Disneyland’s most exclusive experience
Last month, Mark and I were lucky enough to pay a visit to Club 33, the members-only restaurant inside of Disneyland. It’s considered one of the most exclusive Disneyland experiences, as you need to be a member or know a member in order to gain access. Disney’s pretty hush hush about the whole thing, but rumors put the Club 33 membership at $60k upfront, plus $15k a year on top of that (not to mention the 15+ year waiting list). Suffice to say, we are not members – just happen to know people with connections.
This was my fourth time visiting overall, and 2nd time since the big remodel a couple years ago. But whether it’s your first time visiting or fiftieth, Club 33 always retains its surreal, dreamlike quality.
The club itself is located inside Disneyland’s New Orleans Square area, and once you’re inside you overlook Pirates of the Caribbean and the Rivers of America. The entrance used to be at the green door right next to the Blue Bayou, but they’ve since moved the entrance to a pastel blue door, closer to the New Orleans Square bathrooms.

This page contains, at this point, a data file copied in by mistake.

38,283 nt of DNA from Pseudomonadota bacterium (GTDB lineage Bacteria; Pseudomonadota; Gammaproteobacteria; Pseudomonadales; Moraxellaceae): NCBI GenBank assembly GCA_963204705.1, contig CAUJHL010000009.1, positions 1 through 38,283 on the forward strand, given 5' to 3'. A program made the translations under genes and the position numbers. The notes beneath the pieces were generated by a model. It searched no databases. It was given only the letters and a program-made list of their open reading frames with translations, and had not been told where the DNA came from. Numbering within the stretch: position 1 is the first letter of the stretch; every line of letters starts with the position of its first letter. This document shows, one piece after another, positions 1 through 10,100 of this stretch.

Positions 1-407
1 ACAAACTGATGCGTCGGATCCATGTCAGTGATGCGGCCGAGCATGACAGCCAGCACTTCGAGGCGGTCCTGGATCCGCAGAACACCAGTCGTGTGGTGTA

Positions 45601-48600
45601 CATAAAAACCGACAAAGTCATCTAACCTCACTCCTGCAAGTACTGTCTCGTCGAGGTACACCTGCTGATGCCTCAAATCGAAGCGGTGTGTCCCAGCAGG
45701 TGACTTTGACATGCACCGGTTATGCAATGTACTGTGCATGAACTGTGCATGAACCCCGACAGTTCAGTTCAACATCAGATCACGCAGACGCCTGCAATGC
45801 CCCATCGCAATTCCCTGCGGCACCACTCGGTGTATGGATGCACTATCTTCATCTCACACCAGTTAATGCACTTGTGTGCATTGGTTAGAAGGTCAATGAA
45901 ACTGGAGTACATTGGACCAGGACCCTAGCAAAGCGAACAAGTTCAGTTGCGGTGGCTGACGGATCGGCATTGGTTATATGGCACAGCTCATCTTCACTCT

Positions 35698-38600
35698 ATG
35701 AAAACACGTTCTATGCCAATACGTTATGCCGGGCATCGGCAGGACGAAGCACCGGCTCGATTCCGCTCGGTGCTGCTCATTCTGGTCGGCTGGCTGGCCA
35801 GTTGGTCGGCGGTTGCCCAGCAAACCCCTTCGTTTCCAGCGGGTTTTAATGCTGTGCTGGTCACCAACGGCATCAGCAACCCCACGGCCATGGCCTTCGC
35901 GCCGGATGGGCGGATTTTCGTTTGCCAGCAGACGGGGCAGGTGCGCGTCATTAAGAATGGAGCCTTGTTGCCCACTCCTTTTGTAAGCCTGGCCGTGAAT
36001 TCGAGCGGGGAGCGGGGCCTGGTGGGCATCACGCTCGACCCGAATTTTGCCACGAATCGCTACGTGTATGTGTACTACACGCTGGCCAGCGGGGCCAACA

When you have a reservation, you just ring the doorbell and a Club 33 cast member will ask for your name, confirm your table, and let you inside. Like magic.
The Club 33 door opens up onto the Court of Angels, an enclosed area with a fountain and some seating. I’m a longtime Disneyland goer, and this quaint, quiet area used to be my favorite place in New Orleans Square. It’s a bummer they’ve blocked it off for Club 33, but it sure was nice to be able to see it again.
(Please excuse the smattering of poor quality iPhone photos sprinkled through the post. I tried to be discrete when I was snapping pictures, and that often meant resorting to the handy-dandy iPhone.)
Le Salon Nouveau